Friday, August 7, 2009
First Tomatoes and Tips
So I have recently picked some of my first homegrown tomatoes. The funny thing is, I'm not really a tomato person. I don't eat raw tomatoes and will always say, "hold the tomato" on any sandwich, salad, or burger. But I will eat them when they are used in salsa... and I make a lot of salsa in the summer time. I love the freshness of all the ingredients and that it is a healthy snack.
I planted three tomato plants. One is a Green Zebra and I actually can't remember what the other two are. Shame on me. Anyway, two of them are producing a few fruit. Not a lot, which suits me fine. If I had an abundance of tomatoes I wouldn't know what to do with them. The small crop suits my salsa making plans just fine. The third plant I haven't figured out what's wrong. It flowers, but it doesn't produce fruit.
I've sold Pampered Chef products for 12 years now and in my heyday I got the ruby ring and trips to Cancun, Rome, and more. I think a lot of my success was because people were educated at my shows. I wasn't just selling products, I was teaching about food. I often shared about tomatoes and how people store them incorrectly.
I'll recommend a great book to any true foodies out there. It's called The Food Lover's Tiptionary by Sharon Tyler Herbst and it has a treasure trove of food information from A-Z. I particularly love all the entries on produce and meat because it will tell you how long things will store for before they spoil, how to pick what's ripe, etc.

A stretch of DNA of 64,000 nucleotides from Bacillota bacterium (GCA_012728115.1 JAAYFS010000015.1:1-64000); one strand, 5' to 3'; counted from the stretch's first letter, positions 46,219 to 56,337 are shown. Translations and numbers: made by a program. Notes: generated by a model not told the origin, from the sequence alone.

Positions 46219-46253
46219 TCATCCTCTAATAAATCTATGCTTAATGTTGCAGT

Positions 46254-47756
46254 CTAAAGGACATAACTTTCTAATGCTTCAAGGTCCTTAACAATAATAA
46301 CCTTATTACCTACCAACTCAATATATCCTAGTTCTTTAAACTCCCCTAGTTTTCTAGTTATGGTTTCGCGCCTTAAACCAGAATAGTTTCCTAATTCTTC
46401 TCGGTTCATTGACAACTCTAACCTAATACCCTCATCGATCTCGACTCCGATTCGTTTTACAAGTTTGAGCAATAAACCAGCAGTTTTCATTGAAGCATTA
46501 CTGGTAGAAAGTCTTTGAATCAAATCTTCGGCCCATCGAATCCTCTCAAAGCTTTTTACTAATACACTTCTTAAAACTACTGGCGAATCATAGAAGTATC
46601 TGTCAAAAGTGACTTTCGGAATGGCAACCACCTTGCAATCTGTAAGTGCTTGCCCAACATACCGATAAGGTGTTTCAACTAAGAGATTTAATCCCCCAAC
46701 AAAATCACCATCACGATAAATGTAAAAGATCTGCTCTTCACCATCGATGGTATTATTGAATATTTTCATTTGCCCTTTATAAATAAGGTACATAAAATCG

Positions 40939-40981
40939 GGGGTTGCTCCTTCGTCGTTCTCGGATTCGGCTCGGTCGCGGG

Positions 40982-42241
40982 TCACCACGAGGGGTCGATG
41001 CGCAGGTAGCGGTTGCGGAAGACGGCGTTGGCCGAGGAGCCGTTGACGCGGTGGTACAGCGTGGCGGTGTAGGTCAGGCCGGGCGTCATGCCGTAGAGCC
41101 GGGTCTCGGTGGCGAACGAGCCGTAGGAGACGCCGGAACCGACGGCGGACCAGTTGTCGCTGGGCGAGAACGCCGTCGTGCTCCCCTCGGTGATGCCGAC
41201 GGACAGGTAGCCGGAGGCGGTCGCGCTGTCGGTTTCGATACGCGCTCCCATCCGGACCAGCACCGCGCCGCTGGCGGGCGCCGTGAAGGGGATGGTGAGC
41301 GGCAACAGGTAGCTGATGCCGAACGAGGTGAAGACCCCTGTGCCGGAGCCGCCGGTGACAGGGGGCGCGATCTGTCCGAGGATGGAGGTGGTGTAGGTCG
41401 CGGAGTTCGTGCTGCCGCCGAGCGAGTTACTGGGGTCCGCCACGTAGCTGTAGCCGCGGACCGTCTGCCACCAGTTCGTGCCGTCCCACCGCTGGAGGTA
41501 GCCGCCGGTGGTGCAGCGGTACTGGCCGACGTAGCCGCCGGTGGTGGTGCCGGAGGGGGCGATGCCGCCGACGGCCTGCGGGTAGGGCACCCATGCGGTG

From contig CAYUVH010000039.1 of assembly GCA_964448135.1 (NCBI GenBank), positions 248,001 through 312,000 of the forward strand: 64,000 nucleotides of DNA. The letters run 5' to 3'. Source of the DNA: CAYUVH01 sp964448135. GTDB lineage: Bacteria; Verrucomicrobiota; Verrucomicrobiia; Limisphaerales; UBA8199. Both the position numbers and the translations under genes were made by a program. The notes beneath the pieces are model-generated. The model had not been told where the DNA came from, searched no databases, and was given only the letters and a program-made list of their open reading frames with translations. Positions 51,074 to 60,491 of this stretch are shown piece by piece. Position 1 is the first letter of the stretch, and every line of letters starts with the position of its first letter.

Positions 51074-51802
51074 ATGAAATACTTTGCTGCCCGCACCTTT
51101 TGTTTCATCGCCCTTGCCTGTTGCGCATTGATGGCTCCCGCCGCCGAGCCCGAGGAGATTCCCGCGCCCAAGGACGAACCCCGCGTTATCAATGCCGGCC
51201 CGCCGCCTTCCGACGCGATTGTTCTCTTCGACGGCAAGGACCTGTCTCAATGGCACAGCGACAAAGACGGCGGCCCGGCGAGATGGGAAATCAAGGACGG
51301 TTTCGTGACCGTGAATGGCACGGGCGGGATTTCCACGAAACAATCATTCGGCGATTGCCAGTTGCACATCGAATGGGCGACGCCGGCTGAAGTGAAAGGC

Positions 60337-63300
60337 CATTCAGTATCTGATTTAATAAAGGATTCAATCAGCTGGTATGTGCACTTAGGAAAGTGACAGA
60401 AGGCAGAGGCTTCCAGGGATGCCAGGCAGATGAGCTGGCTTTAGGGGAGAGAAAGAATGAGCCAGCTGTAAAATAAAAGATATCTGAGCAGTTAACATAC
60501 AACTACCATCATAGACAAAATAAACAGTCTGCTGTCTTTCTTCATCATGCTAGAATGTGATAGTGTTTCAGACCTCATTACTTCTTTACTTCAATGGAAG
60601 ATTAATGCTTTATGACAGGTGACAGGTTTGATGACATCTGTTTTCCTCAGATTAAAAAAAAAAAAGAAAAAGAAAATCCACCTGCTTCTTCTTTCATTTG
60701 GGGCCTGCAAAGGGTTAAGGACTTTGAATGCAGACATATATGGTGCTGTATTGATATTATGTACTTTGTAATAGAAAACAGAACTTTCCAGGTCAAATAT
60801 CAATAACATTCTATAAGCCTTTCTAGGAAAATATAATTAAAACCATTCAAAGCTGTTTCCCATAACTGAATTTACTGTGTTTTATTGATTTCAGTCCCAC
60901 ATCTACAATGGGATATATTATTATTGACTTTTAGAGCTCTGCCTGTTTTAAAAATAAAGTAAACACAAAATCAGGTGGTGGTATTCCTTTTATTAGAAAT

Here are some of the important things you should know about tomatoes:
Do not store them in the refrigerator. Cold temperatures turn the fruit pulpy and destroy the flavor.
Tomatoes should be set with the stem side down, on their shoulders. That's because fruit ripens on the vine from the bottom up. Think of your half ripened tomato. It starts turning red from the bottom up to the stem. So that means the bottom of the tomato is the most ripe and the faster it will mush and spoil. Store the tomato stem side down on its shoulders, the firmest and last section of the tomato to ripen.
Never cook tomatoes or a tomato based sauce in an aluminum pan - the tomatoes will lose their bright color and you will get a bitter undertaste.
Tomato slices will hold their shape better if you slice it vertically vs horizontally.